Background Image

Bart Blaner '83

In this Section

Achieving His Goal at Clarkson
Fall 2014

Born and raised in Warrensburg, in New York State’s Adirondack Park, Bart Blaner ’83 is no stranger to the challenges and opportunities one faces in a rural environment. He watched his parents work long hours to provide for him and his brother, and then retire on what little savings they had set aside from a lifetime of frugality and hard physical labor. With the moral support of his parents, Bart determined to become a first-generation college student. His hard work and good grades allowed him to pursue his interest in computers. Clarkson’s friendly small-town atmosphere and top-notch education located just outside the Adirondack Park was the perfect fit. The financial support he received from Clarkson and government agencies made it all possible.

After graduating from Clarkson with a degree in Electrical and Computer Engineering, Bart accepted a position with Harris Corporation and then IBM where he has worked for 30 years, specializing in microprocessor architecture and design. He holds over 30 patents in computer hardware design.  Bart remembers his beginnings and is grateful for his success. He decided to pay forward the support he received during his college years by creating a scholarship to help students from the Adirondacks who also wish to pursue degrees in engineering or science at Clarkson.

Bart, with the support of wife Audrey, contacted the Annie Clarkson Society for help structuring his gift to meet his philanthropic goals. The plan called for a gift pledged over five years to reach the minimum endowment level, and maximizing matching gifts from his employer. “The Annie Society was very helpful,” says Bart. “With their guidance I was able to fund my endowment in less time than I thought was necessary.” The Blaner Scholarship Fund reached endowment level in 2012. The first awards were made to students in fall, 2013. “It’s difficult to express the level of satisfaction I felt when the endowment became a reality. It really hit home when I learned the names of the first student recipients and received their letters,” said Bart. “Their letters were really stories in brief; where they came from, challenges they have faced, and their aspirations as well as a ‘thank you.’  Having grown up inside the Adirondack Park, their stories really touched me.”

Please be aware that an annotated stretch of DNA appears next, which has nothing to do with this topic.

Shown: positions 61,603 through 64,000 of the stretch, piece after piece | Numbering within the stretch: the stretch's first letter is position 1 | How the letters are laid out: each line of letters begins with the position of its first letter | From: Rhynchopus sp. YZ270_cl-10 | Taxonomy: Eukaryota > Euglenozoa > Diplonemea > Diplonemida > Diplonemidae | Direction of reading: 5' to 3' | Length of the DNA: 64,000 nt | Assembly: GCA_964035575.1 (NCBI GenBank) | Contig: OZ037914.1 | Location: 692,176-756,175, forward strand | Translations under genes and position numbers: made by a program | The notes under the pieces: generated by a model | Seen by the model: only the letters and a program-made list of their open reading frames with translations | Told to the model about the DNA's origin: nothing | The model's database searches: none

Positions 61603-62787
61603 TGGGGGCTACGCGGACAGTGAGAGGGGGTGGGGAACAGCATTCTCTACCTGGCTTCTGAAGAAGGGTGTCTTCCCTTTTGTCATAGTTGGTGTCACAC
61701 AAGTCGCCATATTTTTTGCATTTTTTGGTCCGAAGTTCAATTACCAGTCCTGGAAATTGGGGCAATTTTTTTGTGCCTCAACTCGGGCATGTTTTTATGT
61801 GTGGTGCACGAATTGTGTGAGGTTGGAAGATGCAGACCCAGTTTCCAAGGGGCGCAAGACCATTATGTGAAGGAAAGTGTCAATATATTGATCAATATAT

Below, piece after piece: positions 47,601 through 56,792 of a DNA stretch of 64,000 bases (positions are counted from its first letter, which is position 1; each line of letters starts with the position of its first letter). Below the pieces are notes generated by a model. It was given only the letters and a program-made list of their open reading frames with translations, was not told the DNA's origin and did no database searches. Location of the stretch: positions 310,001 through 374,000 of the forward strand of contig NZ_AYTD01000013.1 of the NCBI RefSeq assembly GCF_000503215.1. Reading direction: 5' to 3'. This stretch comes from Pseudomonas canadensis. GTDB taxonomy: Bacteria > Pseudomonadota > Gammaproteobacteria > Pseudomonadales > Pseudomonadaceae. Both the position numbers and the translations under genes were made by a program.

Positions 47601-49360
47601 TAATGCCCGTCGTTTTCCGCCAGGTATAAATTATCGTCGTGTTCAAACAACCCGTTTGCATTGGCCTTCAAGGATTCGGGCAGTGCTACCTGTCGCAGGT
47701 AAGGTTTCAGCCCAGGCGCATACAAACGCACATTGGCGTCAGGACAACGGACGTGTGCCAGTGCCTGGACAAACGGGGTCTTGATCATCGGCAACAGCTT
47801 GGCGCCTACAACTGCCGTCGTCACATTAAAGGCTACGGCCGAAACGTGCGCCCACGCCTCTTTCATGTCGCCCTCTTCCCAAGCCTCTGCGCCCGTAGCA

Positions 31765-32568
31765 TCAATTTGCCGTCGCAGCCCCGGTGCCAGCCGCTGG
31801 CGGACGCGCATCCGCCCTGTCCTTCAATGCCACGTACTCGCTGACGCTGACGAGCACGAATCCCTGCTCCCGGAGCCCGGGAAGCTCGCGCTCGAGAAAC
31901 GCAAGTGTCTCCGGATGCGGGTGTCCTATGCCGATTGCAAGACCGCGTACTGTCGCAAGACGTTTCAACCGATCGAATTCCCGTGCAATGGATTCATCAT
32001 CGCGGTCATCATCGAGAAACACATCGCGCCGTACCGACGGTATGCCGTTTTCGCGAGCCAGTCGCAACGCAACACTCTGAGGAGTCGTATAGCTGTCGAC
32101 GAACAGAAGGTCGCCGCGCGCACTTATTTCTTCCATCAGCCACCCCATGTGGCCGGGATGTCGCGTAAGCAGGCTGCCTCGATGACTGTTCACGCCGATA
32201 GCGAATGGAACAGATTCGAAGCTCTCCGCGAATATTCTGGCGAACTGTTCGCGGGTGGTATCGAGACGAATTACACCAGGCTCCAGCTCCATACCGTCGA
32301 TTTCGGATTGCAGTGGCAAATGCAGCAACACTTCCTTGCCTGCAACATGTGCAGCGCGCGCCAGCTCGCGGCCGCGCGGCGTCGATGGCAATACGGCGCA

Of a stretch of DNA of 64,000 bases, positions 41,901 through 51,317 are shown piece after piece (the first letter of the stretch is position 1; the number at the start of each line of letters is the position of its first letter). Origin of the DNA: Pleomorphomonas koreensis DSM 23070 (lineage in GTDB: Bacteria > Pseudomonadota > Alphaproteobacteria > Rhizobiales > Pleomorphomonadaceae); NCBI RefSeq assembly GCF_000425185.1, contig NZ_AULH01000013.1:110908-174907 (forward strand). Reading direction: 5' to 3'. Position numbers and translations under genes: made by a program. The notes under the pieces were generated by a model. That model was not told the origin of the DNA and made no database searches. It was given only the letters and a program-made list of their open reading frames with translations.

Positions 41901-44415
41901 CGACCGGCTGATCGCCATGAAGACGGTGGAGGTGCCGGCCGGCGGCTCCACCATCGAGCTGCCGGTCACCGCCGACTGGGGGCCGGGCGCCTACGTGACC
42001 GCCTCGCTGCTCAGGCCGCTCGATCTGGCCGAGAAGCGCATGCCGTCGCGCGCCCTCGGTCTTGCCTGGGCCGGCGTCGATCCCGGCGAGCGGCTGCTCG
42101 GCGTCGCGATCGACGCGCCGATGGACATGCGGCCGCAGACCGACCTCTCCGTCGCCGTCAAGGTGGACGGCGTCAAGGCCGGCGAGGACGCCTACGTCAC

Bart recently did hit one snag when he tried to connect a gift that will someday come from his estate to his endowment. “I wanted to plan a gift from my 401(k) to someday be added to the endowment, but my plan administrator would not allow it,” said Bart, “so I contacted the Annie Society for help. We named Clarkson as a beneficiary on my 401(k) and we documented my wishes for the gift at Clarkson. Now I am confident that someday, when my gift is received, it will be used at Clarkson according to my wishes.”

Bart will continue making gifts to his endowment, and he will receive regular reports from Clarkson on its progress. “Clarkson made the process to create this endowment very rewarding,” said Bart. “Most importantly, I’m achieving my goal of helping deserving students from the Adirondack Park achieve their dreams. What could be more rewarding than that?”